Fossil fuel production, hydro-electric generation, road construction and agricultural development in western Uganda have enormous potential to improve the wellbeing of all Uganda citizens. But to ensure that economic development does not result in undesired social and ecological impacts, the Government of Uganda and its private sector and civil society partners need to find ways to ensure that development has a net positive impact. This requires that all relevant sectors work together to develop solutions and that generate positive social and ecological impacts, while mitigating both immediate and cumulative unintended negative impacts.

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The discovery of oil in the Albertine Rift of Western Uganda has brought both great opportunities and threats to this region. Commercially viable oil and gas deposits were discovered in Western Uganda in 2006. Infrastructure to support the oil and gas sector e.g. the road network, well pads, central processing facilities, the refinery, pipelines, and an international airport have the potential to put immense pressure on the ecosystem. Additionally, population growth fueled by migration will increase pressure on the natural resource base, which may lead to agricultural expansion and deforestation. Oil development and a rapidly growing population often cause social disruptions that include land grabbing, competition for housing, and an overburdening of the social services system. 

On May 22-24, 2018, the Uganda Biodiversity Fund (UBF), the Wildlife Conservation Society (WCS), and USAID/Uganda convened a multi-sectoral workshop in Hoima, Western Uganda.  Over 60 stakeholders from the Government of Uganda, civil society, international NGOs, and the donor community came together for three days to discuss the way forward on developing a multi-sectoral process that creates a win-win scenario for both socio-economic development and the natural world.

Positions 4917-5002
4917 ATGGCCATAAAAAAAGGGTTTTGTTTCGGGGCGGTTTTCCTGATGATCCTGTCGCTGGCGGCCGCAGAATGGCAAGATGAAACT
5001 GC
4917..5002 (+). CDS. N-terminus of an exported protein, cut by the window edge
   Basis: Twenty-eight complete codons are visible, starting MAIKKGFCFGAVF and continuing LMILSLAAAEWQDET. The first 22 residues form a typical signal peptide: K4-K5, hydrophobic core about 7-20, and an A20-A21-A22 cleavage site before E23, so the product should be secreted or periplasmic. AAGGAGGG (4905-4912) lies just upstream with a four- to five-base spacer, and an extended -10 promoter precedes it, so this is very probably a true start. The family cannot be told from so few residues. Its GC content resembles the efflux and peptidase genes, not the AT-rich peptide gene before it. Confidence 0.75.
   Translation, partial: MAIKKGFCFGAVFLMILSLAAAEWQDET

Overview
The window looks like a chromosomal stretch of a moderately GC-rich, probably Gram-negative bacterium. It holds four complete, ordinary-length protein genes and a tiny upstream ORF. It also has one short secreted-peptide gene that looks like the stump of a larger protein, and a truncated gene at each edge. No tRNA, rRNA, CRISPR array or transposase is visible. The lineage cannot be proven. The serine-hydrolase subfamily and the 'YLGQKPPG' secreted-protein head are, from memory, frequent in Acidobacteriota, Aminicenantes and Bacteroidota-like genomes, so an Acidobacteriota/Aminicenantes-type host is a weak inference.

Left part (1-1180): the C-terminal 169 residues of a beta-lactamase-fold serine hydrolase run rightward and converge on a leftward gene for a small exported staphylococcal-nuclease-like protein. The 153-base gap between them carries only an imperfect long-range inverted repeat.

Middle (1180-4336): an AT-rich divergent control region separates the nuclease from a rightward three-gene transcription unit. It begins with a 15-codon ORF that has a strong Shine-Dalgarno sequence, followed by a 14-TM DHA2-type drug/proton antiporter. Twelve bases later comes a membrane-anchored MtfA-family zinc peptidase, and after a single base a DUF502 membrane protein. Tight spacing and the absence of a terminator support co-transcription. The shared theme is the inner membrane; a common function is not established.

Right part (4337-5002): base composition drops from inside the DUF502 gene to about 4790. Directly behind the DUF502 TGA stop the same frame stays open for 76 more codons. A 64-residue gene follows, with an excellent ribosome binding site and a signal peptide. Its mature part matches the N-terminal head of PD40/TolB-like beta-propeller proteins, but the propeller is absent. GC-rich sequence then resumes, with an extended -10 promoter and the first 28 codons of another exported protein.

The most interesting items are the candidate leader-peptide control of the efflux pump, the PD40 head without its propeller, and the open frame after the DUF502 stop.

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  • Develop a multi-sectoral “road-map” for helping the Government of Uganda and the private sector to generate win-win outcomes, and mitigate potential negative socio-economic and ecological impacts of economic development in Western Uganda
  • Launch a collaborative process that both encourages and enables cross-sectoral communication to seek synergies and mutually beneficial outcomes, and ensure that desired outcomes in one sector do not result in unexpected and undesired outcomes in others

Albertine graben stakeholders mapping

The Report for Stakeholder Mapping in Albertine Graben and Analysis of Multisectoral Approaches in Uganda is also available for download here

Full list with details of Albertine graben Stakeholders is available for download here